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Monday October 21, 2013 MYT 2:22:33 PM
Monday October 21, 2013 MYT 2:23:38 PM
MEXICO CITY (Reuters) - Schools were to stay closed on Mexico's southern Pacific coast on Monday as a region still reeling from record flooding battened down the hatches against the advance of a hurricane blowing winds of over 100 mph.
Raymond, a strong category two hurricane, is rumbling slowly toward Acapulco, threatening the beach resort with more heavy rain just weeks after storms knocked out its airport, wrecking homes, roads and cars, and stranding thousands of tourists.
The Miami-based National Hurricane Center said Raymond could become a major, or category three hurricane, at any time. The hurricane is likely to become stationary as it gets close to the coast late on Monday or on Tuesday, the NHC said.
Late on Sunday, authorities ordered classes suspended in Acapulco, the port of Lazaro Cardenas and other parts of the southwestern coastline of Mexico threatened by Raymond.
Mexico has no major oil installations in the path of the hurricane, which is blowing winds of up to 110 mph (177 kph).
Hurricane alerts were issued from Acapulco, which lies in Guerrero state, to Lazaro Cardenas to the northwest in Michoacan state.
Angel Aguirre, the governor of Guerrero, urged people to leave areas at high risk of flooding, and Michoacan's government said all maritime activity and road travel should be avoided.
In mid-September, Mexico suffered its worst floods on record when tropical storms Manuel and Ingrid converged from the Pacific and the Gulf of Mexico, killing more than 150 people and causing damage estimated at around $6 billion.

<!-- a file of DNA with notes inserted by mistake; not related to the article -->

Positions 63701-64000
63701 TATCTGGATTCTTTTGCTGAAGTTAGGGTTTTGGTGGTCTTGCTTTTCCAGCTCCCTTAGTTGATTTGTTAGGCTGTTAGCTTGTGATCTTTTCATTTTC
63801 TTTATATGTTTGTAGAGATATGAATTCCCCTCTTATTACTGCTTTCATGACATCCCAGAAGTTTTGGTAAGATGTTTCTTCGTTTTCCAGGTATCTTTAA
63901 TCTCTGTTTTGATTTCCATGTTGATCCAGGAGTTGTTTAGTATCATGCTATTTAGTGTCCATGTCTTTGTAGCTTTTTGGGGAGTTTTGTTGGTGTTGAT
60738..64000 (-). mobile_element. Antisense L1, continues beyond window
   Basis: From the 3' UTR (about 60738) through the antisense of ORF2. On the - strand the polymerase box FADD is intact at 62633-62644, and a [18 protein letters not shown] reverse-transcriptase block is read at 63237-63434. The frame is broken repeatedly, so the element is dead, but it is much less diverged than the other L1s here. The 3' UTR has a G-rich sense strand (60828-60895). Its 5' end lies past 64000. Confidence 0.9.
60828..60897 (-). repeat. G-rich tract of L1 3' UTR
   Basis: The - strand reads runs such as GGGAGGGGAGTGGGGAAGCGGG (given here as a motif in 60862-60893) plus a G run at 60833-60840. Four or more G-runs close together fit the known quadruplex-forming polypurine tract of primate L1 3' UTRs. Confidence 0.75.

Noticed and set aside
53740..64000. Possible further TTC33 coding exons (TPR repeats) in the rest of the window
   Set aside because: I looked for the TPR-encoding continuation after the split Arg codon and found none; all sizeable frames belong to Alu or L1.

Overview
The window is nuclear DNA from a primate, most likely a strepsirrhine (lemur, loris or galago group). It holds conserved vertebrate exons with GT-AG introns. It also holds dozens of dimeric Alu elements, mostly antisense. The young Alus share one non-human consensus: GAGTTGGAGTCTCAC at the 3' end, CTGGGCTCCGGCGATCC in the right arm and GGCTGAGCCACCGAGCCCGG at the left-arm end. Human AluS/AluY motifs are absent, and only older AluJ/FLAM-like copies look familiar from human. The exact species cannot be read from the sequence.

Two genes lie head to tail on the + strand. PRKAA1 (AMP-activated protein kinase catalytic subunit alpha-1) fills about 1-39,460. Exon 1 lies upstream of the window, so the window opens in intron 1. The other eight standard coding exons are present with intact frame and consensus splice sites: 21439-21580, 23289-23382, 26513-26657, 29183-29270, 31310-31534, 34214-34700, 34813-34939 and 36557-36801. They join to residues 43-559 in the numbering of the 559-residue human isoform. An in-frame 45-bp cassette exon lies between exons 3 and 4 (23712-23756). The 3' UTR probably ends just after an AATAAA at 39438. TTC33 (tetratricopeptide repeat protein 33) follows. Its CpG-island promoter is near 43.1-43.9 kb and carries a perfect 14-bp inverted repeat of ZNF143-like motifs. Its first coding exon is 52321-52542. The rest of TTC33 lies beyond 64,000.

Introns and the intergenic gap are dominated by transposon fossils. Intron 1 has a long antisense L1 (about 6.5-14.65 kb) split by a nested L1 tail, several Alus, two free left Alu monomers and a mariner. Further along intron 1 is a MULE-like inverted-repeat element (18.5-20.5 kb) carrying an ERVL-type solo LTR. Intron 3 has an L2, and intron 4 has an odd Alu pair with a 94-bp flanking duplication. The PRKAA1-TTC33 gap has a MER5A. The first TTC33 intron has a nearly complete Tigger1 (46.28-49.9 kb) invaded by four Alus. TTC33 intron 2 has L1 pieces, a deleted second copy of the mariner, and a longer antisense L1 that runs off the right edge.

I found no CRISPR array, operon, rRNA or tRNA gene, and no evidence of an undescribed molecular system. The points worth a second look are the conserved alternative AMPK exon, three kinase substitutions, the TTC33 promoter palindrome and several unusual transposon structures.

Acapulco, whose economy relies heavily on tourism, suffered its worst hotel occupancy rates on record after those storms and is only just beginning to recover.
Up to 15 cm (6 inches) of rain could hit the coast, Mexico's national meteorological service (SMN) forecast.
Mexico's Gulf Coast is also facing heavy rains due to the advance of a cold front from the north, the government said.
The flooding, mudslides and displacement of thousands of people caused by the recent storms have heightened the risk of diarrheal illness in Mexico. The country is experiencing its first local transmission of cholera in just over a decade.
As of early Monday morning, Raymond was swirling about 165 miles (265 km) west-southwest of Acapulco, having "hesitated" south of the Mexican coastline, the NHC said. The hurricane is moving north at about 4 mph (6 kph), the center added.
(Reporting by Dave Graham; Editing by John Stonestreet)
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